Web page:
Despite all your efforts, sometimes a Manager-Assistant Relationship is doomed from the beginning and it can be helpful to know some of the signs to look for so that you don’t waste any more of each other’s time. Stubbornness and disrespect have no place in this operation; they are chaos creators, and we’re looking for harmony. The good news is that there are typically warning signs to indicate potential issues from day one.
Prior work relationships.
The length of time people are able to work with or for someone else is often indicative of their personality when part of a team. This flag doesn’t just work for an EA’s work history. Assistants, ask your potential employers how long their last Assistant worked with them. If there is high turnover, chances are that the personality compatibility component will be much more important. Don’t believe yourself to be a blanket “fixer” assistant. Figure out beforehand if you can work at that Manager’s pace and trust the results.
Saying “I don’t do [insert laundry list].”
Personally, if what you’re asking to be done is both legal and rational, chances are high that I will complete the task. The beauty of having an EA is the ability to offload both high-level tasks and low-level tasks with confidence that the transition will be easy and the results will be awesome. Assistants, the key to being a great assistant is flexibility. That means that you apply the same level of enthusiasm to washing the dog as you do to organizing a national event. Managers seek out authenticity. Authenticity comes from heart. You have it or you don’t.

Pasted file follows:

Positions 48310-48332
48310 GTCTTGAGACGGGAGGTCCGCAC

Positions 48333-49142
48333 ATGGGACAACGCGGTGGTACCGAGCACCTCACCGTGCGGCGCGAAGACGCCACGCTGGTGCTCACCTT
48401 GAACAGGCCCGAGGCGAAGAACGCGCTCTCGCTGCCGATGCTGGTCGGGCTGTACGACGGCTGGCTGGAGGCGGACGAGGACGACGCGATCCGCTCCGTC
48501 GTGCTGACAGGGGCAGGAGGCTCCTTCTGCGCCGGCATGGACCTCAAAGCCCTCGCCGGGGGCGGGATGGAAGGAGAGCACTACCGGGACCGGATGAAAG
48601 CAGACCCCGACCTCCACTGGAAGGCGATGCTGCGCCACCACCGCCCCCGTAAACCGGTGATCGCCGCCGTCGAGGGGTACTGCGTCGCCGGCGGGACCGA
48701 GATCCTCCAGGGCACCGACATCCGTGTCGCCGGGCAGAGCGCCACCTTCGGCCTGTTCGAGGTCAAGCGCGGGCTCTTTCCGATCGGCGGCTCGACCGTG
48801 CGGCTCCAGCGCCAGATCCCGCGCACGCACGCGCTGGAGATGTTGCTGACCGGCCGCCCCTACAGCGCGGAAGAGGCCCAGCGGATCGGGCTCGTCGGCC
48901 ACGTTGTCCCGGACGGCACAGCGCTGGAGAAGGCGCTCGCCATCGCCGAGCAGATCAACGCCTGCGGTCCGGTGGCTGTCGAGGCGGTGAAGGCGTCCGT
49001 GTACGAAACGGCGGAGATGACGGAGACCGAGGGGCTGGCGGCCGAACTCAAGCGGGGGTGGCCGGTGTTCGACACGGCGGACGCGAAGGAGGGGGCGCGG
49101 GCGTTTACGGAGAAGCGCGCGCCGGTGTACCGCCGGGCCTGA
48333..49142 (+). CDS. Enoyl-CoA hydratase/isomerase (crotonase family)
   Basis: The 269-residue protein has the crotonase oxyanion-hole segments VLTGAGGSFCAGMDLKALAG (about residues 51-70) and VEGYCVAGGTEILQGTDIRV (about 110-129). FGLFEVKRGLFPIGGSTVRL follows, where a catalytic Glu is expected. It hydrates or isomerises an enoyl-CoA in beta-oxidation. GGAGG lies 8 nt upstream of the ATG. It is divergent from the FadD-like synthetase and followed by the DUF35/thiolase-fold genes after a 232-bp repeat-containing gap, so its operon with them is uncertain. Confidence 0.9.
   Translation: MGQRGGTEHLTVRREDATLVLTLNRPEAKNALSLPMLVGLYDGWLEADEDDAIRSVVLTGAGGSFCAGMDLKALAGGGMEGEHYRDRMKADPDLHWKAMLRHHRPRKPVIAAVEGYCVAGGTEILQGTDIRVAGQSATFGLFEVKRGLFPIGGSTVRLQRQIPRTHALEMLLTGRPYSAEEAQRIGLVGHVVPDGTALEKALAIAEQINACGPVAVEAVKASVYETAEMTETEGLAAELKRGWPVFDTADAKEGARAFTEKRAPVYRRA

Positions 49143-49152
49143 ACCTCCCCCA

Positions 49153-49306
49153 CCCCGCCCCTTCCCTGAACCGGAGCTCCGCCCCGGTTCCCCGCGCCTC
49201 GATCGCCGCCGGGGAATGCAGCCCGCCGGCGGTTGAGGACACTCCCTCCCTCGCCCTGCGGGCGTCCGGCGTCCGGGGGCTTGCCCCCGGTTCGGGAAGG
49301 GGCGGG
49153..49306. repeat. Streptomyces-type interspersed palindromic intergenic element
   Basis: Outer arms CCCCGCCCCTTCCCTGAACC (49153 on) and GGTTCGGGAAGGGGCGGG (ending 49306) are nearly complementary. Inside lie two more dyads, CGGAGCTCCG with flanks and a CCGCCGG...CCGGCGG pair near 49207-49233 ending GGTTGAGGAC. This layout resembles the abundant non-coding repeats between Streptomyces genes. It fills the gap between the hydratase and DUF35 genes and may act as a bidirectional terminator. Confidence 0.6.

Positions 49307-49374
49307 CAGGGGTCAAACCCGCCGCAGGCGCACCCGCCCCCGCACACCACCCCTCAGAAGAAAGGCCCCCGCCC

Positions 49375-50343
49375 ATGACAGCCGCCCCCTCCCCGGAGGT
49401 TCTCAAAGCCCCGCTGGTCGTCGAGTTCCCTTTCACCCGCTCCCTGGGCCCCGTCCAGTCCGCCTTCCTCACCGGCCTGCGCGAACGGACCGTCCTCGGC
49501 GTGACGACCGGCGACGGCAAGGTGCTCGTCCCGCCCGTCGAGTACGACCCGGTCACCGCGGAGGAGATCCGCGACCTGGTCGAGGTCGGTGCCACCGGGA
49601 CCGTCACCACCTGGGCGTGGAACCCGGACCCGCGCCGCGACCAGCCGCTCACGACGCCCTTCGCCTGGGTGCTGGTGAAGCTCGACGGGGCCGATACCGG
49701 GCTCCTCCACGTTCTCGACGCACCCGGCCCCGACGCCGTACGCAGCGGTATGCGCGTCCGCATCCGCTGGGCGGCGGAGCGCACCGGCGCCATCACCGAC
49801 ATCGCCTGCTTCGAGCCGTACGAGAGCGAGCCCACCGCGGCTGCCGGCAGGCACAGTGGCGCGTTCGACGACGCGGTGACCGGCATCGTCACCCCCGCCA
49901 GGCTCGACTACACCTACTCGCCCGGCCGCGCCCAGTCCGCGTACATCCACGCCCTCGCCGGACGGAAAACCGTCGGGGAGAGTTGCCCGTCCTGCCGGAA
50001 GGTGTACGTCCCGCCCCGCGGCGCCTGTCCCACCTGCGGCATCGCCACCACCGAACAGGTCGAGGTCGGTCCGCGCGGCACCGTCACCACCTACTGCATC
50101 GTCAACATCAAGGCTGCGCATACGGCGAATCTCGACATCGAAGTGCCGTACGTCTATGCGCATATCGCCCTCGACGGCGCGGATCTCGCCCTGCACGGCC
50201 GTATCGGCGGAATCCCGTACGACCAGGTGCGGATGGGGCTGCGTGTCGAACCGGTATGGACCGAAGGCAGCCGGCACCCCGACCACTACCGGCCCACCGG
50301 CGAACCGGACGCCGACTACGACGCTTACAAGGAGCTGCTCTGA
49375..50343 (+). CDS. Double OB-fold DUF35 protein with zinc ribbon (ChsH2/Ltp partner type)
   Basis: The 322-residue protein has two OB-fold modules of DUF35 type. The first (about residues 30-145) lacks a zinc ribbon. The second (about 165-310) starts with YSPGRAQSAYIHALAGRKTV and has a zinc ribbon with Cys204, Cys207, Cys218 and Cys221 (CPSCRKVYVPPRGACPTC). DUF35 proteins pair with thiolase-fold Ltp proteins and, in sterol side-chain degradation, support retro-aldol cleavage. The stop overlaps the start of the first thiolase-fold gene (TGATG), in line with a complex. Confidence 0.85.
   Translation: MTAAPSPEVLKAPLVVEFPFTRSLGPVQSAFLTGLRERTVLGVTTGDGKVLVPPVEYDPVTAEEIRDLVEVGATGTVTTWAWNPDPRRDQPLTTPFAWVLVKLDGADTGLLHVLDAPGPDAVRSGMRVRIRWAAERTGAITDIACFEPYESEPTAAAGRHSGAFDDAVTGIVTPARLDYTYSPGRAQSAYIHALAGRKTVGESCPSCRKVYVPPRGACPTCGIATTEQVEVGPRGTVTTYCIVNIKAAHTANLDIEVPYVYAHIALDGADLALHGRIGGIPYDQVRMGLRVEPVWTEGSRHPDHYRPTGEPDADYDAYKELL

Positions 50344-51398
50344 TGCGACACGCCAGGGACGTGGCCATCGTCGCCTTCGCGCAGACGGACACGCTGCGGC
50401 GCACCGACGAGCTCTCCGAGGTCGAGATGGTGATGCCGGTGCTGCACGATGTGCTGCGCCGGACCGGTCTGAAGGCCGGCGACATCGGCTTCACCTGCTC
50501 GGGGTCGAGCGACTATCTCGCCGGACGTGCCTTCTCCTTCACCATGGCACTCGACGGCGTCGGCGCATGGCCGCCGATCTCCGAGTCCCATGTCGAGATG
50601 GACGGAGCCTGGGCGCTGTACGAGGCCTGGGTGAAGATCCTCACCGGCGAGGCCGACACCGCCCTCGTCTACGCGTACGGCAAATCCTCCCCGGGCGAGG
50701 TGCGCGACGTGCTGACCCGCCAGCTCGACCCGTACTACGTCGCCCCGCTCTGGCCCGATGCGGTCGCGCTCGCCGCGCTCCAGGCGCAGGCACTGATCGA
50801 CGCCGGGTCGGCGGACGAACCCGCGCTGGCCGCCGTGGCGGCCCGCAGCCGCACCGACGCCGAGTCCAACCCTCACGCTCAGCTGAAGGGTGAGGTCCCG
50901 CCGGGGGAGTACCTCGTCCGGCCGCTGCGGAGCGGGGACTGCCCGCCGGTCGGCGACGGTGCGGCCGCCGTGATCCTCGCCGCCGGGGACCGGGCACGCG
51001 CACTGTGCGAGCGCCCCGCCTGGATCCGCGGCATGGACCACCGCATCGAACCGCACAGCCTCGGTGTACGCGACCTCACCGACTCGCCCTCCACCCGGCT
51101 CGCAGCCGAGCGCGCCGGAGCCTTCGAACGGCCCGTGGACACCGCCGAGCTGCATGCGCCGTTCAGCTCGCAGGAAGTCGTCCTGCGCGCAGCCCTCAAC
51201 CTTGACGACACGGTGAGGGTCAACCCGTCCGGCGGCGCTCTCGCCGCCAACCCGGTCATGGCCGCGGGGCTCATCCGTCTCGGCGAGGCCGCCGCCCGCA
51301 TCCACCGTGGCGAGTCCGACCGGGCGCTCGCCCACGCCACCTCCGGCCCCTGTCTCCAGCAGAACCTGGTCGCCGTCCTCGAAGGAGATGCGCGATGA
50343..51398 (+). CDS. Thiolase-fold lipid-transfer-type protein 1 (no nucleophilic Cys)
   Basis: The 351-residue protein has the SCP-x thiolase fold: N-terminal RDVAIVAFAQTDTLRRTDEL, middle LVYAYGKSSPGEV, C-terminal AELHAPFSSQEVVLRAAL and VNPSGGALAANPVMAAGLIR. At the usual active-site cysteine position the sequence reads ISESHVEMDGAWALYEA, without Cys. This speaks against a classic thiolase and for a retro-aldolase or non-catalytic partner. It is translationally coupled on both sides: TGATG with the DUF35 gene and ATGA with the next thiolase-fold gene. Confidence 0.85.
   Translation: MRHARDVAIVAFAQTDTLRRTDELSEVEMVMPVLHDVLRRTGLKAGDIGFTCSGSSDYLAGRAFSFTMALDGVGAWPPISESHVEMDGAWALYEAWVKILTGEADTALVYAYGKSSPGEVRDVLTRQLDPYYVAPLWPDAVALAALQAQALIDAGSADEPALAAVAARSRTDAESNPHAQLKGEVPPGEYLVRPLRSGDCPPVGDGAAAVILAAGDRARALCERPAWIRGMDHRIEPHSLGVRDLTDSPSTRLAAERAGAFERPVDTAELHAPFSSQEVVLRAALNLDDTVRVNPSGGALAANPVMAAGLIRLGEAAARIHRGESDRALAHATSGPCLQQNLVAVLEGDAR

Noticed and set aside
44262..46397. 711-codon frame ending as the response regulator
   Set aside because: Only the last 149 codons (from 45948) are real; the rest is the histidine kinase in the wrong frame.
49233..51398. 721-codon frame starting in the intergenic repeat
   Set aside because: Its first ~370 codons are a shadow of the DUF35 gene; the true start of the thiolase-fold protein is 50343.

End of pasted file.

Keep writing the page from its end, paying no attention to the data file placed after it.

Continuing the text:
Disrespect is a buzzkill and relationship suicide.
Managers, a good assistant will go above and beyond for you. Don’t ask them to watch your children every time you need a babysitter or expect them to clean your entire house. They are there to assist you.
By definition, the verb to assist means: to help someone; typically by doing a share of the work.”
Cleaning your entire house is not a share of the work – it’s all of the work, and unless your assistant has indicated a full blown love affair with scrubbing tiles, perhaps leave that task to a professional.
Disrespect goes both ways, and EAs have been known to use poor discretion as well. I can only imagine that being fired by someone who once adored you probably doesn’t feel so great. So, stick to a smile and respectful communication and remember that the benefit of earning the title of “great assistant” is holding the great power of management. If you use it wisely, the payoff is golden.
Recovering from a Mistake
Why do we fall, sir? So we can learn to pick ourselves up.” – Alfred, Batman Begins
There is no flying without failure, so lets just jump into the hot topic of mistakes. To prevent errors, we teach and preach mindfulness. What is mindfulness? Mindfulness is your presence in the present. It is that pause before speaking. That breath before reacting. That smile in lieu of sarcasm. Choosing to grow when its easier to shrink – that’s mindfulness.
When you’re mindful, you bring your attention to your intention to change your perception.”